I’m not sure I should be filling you in on my little secret. But with great reluctance, here it is. Books! Thousands of English-language books are available this Saturday at the St Albans Church’s Summer Fete – at 1970s prices.
Sure they’re second-hand, but they’re not clothes. The words don’t diminish after every use or because someone left a pink felt-tip pen where they shouldn’t.
“We’ve got oodles of books this year,” enthused one of the fete’s organisers, Mary Pay, who spoke to The Copenhagen Post just moments after leaving a city address where a team are busy making jams and marmalades for the produce store. “It’s particularly a great place for students to pick up books cheaply.”
And some of the titles are really, really new, mostly donated by the generous parishioners of the Anglican church. So forget the competition, this is the best bookstore in town, open for just one afternoon only, in a little corner of England just outside the church on Churchillparken.
It’s a great occasion to reacquaint yourself with the summers of your youth and to introduce the quaint customs of English village life to your new family, be it your children or your Danish in-laws. Give your daughter her first Curly-Wurly, sink an Irn Brun with Uncle Mogens and see how many Hula Hoops your family can fit on their fingers – sharing the simple pleasures of yesteryear has never been this much fun.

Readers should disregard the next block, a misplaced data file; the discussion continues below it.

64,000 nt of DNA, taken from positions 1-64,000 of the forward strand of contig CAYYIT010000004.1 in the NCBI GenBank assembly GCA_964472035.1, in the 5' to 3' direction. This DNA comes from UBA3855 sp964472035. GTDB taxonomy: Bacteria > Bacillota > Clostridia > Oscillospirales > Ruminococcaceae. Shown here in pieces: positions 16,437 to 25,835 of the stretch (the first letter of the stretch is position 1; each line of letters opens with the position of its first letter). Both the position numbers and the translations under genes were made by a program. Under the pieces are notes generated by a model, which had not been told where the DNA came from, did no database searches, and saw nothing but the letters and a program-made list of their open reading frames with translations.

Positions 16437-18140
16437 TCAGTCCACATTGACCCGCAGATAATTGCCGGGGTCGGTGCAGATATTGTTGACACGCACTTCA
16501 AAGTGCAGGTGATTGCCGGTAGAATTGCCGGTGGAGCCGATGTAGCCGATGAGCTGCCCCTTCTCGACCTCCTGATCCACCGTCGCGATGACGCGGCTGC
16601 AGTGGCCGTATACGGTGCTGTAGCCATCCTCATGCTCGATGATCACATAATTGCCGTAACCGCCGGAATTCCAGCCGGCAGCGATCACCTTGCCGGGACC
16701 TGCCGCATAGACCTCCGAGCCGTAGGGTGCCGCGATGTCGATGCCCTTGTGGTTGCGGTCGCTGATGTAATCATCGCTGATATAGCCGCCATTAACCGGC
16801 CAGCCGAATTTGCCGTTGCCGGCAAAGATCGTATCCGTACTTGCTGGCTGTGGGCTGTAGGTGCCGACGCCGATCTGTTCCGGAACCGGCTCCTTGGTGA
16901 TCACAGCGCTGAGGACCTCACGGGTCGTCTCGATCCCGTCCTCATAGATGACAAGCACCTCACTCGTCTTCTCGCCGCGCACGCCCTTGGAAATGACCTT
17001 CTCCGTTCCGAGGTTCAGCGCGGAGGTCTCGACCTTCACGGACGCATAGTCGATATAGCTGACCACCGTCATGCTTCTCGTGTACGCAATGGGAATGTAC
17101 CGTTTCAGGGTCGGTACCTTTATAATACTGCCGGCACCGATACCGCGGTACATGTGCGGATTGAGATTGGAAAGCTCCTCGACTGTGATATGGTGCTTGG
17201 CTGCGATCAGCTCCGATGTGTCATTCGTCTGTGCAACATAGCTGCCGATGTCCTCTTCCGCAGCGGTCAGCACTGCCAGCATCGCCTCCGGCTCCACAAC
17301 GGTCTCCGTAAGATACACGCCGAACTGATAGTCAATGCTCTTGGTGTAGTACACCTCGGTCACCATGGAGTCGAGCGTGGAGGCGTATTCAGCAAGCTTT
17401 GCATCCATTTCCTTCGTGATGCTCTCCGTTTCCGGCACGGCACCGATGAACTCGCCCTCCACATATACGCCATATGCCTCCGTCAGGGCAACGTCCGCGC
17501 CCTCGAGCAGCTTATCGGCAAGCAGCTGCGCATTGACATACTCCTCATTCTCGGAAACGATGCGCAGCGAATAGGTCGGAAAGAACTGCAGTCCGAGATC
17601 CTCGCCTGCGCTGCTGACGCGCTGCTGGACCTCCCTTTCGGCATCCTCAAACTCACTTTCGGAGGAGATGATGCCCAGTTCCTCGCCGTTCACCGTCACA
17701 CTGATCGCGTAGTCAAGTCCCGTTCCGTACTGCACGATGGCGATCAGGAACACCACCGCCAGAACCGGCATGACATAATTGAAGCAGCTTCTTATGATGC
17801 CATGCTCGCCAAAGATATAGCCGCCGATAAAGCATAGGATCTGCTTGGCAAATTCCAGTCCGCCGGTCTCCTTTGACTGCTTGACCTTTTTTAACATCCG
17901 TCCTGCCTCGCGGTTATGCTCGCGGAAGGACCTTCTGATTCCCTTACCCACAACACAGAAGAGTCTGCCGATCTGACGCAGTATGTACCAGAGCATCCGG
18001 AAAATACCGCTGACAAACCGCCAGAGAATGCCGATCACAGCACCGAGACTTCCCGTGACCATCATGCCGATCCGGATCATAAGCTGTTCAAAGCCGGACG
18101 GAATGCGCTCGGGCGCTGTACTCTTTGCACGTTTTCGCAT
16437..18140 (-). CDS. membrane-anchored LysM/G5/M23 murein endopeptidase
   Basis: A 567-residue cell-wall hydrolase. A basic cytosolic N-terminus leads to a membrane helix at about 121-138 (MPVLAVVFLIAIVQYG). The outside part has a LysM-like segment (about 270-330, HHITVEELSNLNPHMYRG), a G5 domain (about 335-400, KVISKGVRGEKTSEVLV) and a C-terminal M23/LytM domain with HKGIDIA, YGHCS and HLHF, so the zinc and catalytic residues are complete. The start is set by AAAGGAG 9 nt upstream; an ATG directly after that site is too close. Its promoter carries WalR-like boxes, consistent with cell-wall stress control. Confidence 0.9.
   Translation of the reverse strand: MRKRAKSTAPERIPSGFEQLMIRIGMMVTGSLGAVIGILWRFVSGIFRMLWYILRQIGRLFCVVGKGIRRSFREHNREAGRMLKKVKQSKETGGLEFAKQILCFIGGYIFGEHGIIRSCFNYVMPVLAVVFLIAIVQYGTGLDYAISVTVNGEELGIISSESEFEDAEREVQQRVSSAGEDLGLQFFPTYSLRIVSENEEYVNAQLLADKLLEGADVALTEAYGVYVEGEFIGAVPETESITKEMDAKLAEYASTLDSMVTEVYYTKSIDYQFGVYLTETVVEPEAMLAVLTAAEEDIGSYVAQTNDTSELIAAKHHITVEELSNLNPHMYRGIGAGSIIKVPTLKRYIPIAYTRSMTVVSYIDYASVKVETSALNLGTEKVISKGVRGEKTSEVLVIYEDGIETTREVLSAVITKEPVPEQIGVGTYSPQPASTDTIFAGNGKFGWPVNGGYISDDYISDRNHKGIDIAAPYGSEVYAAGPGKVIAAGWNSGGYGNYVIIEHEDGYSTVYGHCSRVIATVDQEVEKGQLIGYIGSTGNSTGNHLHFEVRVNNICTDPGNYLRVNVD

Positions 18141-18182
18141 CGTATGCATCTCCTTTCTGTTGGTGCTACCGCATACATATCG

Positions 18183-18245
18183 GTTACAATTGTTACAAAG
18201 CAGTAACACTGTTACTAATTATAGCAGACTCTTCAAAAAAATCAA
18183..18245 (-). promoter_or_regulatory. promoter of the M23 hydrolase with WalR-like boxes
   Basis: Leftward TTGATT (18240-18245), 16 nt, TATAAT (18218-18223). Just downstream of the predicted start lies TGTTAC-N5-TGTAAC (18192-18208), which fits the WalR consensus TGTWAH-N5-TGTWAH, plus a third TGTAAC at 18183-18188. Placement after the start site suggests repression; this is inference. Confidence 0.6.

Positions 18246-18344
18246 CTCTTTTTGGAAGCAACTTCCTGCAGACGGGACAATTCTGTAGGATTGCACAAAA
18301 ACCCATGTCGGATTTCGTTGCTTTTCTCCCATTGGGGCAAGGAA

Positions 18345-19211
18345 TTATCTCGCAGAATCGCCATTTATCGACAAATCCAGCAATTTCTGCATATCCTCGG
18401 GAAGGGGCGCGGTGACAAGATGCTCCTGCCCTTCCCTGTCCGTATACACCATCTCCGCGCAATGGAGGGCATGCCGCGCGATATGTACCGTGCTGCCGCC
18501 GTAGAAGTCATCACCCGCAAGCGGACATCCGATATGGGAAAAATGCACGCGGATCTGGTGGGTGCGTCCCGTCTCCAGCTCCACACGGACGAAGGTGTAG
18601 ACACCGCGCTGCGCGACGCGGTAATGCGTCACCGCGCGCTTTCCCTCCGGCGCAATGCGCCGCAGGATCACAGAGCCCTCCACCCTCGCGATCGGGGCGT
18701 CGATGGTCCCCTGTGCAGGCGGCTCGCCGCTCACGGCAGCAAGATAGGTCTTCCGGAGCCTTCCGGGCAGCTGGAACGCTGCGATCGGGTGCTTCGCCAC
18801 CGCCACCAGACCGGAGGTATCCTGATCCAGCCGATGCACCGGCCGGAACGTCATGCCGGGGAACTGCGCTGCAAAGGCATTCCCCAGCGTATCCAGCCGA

Those items, and many more, are all available at the store run by Abigail’s, the city centre shop that for decades has been keeping the expats in Copenhagen supplied with Oxo cubes, Bisto gravy and Branston pickle. “It’s got everything except Marmite,” promises the local Anglican priest, Archdeacon Jonathan Lloyd.
And then along with the bookstore, which was last year selling three books for ten kroner, there’s a splendid tented area selling cream teas and cucumber sandwiches, several bric-a-brac stores (there are ‘gift’ and ‘treasure’ stores), a cake stand, a children’s activities area, a grill serving burgers and hotdogs, a beer tent, the aforementioned fresh produce store, and musical entertainment, including danceperformances from a local Jane Austen appreciation society.
And expect some surprises as the archdeacon always has a trick or two up his sleeve. Last year’s affair included the dramatic arrival of three cyclists who had travelled all the way from the UK, and while they’re not promising the miracle at the wedding of Cana, anything could, and often does, happen.
It might also prove to be the last public appearance of British ambassador Nick Archer who is shortly leaving Denmark for pastures new.
The fete starts at 10am and continues until 5pm, this Saturday, August 18.